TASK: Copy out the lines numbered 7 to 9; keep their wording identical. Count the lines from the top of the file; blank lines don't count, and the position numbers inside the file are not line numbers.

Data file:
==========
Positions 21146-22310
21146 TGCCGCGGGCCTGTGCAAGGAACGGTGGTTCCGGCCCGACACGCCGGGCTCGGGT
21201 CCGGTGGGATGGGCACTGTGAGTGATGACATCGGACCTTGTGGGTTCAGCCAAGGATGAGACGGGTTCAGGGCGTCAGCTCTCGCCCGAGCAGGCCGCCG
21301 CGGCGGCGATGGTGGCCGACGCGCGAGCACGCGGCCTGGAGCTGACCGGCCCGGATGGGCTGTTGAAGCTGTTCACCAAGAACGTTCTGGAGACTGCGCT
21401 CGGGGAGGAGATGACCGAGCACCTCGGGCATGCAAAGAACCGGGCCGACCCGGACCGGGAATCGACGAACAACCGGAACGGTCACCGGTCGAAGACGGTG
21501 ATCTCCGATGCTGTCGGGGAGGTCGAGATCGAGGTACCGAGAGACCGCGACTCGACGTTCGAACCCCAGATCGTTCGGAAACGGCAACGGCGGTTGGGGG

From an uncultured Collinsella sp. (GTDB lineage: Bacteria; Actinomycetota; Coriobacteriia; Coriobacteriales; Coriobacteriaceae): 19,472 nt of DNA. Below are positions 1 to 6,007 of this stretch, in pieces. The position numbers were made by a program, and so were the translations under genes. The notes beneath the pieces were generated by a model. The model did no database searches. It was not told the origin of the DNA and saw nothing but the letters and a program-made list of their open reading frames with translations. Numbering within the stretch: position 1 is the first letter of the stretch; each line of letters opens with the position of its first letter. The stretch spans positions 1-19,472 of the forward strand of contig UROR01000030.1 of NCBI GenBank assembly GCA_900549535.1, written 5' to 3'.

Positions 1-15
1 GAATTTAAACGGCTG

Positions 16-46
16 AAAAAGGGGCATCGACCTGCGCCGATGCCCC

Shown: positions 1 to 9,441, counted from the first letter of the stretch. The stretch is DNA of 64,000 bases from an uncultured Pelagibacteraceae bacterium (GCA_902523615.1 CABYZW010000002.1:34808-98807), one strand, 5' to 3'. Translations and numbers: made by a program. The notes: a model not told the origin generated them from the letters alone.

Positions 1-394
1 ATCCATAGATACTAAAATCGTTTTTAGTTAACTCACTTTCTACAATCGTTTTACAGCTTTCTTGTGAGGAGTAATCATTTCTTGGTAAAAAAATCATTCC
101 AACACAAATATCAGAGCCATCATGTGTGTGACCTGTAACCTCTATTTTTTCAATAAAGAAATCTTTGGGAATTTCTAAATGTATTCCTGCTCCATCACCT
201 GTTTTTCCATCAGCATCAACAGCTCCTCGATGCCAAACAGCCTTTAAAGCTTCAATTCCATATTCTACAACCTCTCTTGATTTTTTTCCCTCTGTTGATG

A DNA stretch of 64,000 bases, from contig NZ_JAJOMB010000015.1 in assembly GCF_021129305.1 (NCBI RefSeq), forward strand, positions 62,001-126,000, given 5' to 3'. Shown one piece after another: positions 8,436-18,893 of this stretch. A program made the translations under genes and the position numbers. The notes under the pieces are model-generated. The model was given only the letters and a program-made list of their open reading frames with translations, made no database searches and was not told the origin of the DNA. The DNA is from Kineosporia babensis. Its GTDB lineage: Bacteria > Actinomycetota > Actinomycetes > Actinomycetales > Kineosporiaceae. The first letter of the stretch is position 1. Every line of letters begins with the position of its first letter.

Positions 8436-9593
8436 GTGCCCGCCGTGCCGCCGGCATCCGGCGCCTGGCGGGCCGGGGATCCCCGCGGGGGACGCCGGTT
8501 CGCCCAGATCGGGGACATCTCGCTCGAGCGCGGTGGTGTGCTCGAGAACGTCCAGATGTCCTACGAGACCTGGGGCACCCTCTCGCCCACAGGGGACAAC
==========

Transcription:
From an uncultured Collinsella sp. (GTDB lineage: Bacteria; Actinomycetota; Coriobacteriia; Coriobacteriales; Coriobacteriaceae): 19,472 nt of DNA. Below are positions 1 to 6,007 of this stretch, in pieces. The position numbers were made by a program, and so were the translations under genes. The notes beneath the pieces were generated by a model. The model did no database searches. It was not told the origin of the DNA and saw nothing but the letters and a program-made list of their open reading frames with translations. Numbering within the stretch: position 1 is the first letter of the stretch; each line of letters opens with the position of its first letter. The stretch spans positions 1-19,472 of the forward strand of contig UROR01000030.1 of NCBI GenBank assembly GCA_900549535.1, written 5' to 3'.

Positions 1-15
1 GAATTTAAACGGCTG